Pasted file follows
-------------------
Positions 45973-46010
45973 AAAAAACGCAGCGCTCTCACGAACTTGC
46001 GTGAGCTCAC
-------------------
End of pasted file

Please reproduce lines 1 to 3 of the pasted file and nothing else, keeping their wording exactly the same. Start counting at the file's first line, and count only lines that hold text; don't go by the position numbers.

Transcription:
Positions 45973-46010
45973 AAAAAACGCAGCGCTCTCACGAACTTGC
46001 GTGAGCTCAC